Whether you are filing a claim with your insurance company or that of a third party responsible for an accident involving your vehicle, you should know how to deal with auto insurance adjuster. This is the person who will be handling your claim and helping you get results.
Yes, how to deal with auto insurance adjuster can seem intimidating. It often is, but it doesn’t need to be. Consider these tips on how to deal with auto insurance adjuster.
- Document everything. Whether you’re presenting a claim to your own insurance company or a third party’s, you need to document everything. This starts with taking your own photographs and getting copies of accident reports, names and all contact information of the other party in the accident (whether or not that person was at fault), and any witnesses. If you need and seek medical attention for injuries sustained in the accident – or later require such assistance – again, be sure to document and keep copies of everything. Also document any phone calls or keep a ledger of all written communication from the auto insurance adjuster – yours’ as well as the other party’s. This is very important, since you need such detailed documentation to back up your claim for compensation or if you wind up in court in a lawsuit.
- Be firm but aggressive in negotiations. Keep in mind that auto insurance adjusters handle hundreds of claims whereas you’re likely only going to have to do this infrequently, if you’re lucky. Keep in mind that the insurance adjuster will want to settle for as low an amount as possible. That’s his or her job. You need to stick to your ground. Don’t cave in and accept an immediate offer, especially if there are injuries involved.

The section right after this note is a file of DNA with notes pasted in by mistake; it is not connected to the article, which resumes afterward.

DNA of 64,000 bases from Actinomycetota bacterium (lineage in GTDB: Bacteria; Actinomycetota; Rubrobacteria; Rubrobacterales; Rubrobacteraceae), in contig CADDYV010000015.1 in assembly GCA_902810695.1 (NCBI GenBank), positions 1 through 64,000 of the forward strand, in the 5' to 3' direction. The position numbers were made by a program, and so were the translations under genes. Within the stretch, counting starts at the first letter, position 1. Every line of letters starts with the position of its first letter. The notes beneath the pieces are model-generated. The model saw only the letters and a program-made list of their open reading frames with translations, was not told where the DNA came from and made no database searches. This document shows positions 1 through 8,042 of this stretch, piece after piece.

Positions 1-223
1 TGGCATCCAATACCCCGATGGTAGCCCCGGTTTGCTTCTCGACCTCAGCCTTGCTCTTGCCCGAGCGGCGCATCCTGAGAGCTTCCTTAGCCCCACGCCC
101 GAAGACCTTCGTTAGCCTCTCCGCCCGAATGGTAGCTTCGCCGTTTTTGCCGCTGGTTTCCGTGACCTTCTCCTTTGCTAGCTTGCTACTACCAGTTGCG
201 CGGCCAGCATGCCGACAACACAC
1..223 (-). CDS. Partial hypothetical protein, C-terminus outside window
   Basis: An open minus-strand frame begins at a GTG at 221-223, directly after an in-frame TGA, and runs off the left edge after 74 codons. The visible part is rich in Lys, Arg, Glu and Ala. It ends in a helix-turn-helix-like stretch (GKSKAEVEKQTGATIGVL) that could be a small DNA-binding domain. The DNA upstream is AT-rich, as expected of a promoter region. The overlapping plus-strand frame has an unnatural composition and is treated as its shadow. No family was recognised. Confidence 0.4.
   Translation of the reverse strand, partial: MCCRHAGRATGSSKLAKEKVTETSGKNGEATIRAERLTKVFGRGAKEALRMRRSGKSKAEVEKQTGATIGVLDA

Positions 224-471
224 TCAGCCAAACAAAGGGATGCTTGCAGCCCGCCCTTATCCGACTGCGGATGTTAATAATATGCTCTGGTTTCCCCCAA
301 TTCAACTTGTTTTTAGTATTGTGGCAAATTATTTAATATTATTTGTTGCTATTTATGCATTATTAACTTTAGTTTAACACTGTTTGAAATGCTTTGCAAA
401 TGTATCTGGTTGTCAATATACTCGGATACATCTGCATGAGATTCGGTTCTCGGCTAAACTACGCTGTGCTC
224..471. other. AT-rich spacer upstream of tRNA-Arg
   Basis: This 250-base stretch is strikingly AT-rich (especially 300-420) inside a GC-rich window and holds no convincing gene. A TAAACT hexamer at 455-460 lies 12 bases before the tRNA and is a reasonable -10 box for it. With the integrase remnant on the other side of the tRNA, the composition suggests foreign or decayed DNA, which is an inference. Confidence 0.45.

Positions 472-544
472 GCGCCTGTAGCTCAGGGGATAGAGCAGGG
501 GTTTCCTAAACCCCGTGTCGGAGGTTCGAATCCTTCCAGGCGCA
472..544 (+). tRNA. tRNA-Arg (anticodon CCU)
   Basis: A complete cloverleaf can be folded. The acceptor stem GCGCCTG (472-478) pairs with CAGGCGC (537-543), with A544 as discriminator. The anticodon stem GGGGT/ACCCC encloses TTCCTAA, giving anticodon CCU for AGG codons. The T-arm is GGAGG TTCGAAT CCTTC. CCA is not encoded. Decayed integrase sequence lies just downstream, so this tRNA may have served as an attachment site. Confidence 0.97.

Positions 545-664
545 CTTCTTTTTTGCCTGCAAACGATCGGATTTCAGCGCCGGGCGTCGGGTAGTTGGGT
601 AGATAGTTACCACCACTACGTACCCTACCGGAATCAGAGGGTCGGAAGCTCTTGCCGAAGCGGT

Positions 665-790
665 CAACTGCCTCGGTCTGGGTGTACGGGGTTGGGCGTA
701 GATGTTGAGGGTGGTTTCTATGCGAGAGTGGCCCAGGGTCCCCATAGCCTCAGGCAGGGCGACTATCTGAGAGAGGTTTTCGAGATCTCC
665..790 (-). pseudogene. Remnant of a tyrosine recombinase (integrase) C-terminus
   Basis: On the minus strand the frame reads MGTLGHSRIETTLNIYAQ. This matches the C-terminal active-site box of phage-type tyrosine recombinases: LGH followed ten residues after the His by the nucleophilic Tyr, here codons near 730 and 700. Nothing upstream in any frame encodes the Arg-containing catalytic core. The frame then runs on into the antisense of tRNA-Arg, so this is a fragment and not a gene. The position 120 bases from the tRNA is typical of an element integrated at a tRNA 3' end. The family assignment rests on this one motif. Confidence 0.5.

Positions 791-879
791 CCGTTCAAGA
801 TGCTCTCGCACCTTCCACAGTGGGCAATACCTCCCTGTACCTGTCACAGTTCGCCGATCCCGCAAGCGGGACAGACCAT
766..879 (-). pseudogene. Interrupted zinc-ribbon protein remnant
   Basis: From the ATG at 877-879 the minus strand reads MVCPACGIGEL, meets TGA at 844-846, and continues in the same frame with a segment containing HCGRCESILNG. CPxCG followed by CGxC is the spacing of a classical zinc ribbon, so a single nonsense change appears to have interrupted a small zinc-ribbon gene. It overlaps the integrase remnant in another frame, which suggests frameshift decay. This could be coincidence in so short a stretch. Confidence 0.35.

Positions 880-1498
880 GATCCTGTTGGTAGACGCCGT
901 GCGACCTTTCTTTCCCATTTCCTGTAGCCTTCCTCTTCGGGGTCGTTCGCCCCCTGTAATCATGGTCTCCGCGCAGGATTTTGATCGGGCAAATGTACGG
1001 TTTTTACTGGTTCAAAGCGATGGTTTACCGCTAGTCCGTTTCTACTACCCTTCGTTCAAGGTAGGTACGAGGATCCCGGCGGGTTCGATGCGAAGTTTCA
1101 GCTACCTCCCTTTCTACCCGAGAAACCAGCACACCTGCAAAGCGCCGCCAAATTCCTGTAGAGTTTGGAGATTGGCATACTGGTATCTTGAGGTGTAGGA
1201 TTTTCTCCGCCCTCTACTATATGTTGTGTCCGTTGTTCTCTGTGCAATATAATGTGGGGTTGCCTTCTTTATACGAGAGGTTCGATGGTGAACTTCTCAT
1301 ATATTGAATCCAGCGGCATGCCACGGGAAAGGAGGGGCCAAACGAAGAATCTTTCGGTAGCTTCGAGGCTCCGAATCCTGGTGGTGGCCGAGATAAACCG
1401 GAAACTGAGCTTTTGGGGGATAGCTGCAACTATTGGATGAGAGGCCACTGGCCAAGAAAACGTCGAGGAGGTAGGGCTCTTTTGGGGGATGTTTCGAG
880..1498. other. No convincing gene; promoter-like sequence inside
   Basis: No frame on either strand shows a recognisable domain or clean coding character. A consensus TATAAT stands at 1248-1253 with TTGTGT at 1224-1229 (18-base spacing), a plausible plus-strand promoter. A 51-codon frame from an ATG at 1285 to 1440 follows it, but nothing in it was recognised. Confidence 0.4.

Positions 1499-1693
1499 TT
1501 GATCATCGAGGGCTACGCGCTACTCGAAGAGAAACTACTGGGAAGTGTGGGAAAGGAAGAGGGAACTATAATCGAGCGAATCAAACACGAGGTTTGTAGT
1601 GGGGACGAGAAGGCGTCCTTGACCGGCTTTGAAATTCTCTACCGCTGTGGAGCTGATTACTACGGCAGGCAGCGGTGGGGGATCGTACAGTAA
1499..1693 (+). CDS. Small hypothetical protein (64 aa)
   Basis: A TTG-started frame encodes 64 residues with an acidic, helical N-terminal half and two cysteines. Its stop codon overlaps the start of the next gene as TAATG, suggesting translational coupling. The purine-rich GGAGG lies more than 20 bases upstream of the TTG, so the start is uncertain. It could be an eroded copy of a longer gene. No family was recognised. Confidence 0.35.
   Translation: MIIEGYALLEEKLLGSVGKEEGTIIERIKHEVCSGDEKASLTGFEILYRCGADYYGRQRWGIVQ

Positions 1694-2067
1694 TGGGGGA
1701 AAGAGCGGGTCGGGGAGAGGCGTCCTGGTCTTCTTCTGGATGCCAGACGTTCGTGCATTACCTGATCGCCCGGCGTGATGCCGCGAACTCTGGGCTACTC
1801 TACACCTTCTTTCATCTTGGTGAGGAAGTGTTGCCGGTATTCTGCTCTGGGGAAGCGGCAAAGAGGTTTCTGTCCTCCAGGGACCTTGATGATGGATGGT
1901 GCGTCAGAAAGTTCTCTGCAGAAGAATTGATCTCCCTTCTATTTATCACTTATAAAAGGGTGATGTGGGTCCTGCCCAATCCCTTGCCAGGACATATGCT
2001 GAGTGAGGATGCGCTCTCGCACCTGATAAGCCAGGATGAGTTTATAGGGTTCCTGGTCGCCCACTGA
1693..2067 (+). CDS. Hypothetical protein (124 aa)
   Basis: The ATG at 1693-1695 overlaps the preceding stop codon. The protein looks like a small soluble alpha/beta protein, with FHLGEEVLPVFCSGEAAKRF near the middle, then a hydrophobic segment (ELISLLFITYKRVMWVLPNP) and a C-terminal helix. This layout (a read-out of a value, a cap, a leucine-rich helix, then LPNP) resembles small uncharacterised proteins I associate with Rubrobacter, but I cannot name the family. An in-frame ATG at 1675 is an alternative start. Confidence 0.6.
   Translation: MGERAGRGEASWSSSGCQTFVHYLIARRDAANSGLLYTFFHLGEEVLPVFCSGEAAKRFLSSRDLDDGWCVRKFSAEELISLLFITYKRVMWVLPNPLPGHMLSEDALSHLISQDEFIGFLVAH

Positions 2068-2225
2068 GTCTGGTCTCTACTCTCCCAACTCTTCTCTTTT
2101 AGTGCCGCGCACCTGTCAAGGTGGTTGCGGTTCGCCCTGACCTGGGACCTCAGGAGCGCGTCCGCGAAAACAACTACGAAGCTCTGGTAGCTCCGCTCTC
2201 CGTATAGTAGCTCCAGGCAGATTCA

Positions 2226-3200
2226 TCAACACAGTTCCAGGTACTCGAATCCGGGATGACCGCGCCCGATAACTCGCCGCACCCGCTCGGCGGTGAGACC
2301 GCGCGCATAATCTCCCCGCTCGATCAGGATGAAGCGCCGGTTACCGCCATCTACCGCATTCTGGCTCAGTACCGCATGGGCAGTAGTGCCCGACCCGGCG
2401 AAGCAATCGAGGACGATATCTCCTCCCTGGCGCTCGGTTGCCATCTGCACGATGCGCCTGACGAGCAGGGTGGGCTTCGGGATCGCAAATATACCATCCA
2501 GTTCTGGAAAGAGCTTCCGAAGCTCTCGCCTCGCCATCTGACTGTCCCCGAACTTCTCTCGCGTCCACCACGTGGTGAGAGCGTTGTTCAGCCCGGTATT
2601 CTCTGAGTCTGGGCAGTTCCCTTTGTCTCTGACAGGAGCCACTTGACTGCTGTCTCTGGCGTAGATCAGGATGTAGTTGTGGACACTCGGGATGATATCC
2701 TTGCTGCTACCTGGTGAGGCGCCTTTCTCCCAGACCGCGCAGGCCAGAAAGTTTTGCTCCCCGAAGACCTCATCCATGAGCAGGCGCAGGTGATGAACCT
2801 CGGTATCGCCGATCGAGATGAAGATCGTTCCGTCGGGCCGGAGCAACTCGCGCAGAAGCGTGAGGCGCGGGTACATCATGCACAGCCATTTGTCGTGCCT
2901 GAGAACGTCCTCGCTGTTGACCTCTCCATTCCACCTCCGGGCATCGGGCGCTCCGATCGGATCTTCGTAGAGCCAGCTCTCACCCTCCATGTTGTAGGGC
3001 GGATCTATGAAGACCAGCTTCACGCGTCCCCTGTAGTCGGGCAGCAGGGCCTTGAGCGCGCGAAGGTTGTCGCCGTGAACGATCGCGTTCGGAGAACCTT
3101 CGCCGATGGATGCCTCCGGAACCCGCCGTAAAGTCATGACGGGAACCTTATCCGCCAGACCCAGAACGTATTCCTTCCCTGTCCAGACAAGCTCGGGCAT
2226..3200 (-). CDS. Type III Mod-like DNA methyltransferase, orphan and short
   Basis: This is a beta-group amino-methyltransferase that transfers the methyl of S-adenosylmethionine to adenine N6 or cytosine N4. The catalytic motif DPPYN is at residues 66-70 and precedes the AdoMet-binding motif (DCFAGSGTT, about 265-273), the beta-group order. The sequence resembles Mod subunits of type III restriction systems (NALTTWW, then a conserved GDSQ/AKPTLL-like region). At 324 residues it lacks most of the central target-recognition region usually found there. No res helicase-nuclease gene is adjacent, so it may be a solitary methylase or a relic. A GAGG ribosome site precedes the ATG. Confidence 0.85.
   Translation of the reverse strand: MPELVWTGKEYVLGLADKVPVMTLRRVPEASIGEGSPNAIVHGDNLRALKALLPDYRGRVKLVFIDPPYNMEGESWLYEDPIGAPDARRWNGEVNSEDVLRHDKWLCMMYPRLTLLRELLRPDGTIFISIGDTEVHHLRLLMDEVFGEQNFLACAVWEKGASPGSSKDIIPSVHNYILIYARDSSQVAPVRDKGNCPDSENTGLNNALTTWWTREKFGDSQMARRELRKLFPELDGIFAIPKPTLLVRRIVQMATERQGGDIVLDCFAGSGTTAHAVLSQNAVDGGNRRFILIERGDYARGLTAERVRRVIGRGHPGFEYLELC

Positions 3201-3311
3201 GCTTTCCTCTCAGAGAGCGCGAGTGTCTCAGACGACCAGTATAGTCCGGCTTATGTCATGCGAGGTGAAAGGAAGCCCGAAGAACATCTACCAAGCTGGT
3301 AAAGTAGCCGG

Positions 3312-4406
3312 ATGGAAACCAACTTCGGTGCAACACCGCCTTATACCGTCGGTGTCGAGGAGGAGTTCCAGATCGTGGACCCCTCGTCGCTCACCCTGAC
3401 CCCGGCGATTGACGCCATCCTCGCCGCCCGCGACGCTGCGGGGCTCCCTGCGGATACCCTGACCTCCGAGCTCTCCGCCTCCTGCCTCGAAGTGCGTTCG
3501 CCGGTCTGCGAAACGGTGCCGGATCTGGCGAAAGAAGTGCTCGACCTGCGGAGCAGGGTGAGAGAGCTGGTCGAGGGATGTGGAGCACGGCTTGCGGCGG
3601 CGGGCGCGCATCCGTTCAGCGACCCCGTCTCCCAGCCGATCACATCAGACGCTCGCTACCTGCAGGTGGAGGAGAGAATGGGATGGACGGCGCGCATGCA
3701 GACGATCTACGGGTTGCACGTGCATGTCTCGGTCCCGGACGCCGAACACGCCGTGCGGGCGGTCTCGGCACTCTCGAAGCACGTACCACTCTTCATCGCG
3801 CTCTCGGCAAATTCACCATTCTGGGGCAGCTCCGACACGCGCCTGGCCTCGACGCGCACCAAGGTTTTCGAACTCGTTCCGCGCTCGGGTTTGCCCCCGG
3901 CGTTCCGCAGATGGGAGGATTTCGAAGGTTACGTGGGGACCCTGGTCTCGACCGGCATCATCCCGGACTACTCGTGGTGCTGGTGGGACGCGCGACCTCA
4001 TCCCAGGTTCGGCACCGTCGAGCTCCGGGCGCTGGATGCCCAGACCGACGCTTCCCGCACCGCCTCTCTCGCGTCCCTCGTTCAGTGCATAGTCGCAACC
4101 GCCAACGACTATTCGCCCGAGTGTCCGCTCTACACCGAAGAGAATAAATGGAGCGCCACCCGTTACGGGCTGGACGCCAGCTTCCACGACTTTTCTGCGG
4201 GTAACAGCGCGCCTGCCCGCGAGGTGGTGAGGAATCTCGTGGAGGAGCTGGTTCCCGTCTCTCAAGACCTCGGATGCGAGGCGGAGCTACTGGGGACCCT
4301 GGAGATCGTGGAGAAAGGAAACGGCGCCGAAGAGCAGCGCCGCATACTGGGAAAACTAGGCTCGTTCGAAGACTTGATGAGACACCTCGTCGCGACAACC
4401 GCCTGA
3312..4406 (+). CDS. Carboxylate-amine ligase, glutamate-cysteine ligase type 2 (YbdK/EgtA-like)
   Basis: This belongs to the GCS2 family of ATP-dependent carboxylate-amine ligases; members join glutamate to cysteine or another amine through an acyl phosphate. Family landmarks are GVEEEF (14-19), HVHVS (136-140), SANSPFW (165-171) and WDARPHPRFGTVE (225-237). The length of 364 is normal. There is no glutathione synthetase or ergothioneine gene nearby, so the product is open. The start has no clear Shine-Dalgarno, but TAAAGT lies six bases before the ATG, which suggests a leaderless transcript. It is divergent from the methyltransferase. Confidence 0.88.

- Plan to be patient. While getting repairs to your car may not take all that much time, it probably will take longer than you expect. That’s because the auto insurance adjuster assigned to your claim will need to inspect the vehicle and make the calculations to arrive at the amount the insurance company will pay to repair it. You may be asked to obtain written estimates from several repair facilities or the auto insurance adjuster may request that you use one of their preferred repair facilities. Once the estimate is approved by the adjuster, you can have your car repaired. Again, it may take longer for the repairs than you anticipate, especially if the damage is extensive, replacement parts have to be ordered, bodywork and paint work done. If there are injuries involved requiring ongoing treatment, be prepared to wait several months for things to be worked out. If it gets messy and you’re having problems dealing with the other at-fault party’s auto insurance adjuster, consider hiring an attorney.
- Know when to hire an attorney. Sometimes, despite your best intentions and having been reasonable, polite, firm and aggressive, the situation becomes untenable. Communication breaks down or the other party’s auto insurance adjuster low-balls their offer to settle your claim or some other factor comes into play. If you do decide to hire an attorney, keep in mind that you will be required to pay a certain percentage to the attorney if the case is settled out of court, and a higher fee if the case goes to court. In some states, and with some attorneys, the out-of-court lawyer’s fee amounts to 33 percent of the agreed-upon offer. If the case goes to court, your lawyer’s fee may be up to 40 percent. Also, you’ll probably be required to reimburse your health insurance company for payment of any medical assistance or prescription drugs that you claimed while waiting for your claim with the other party’s auto insurance company to settle.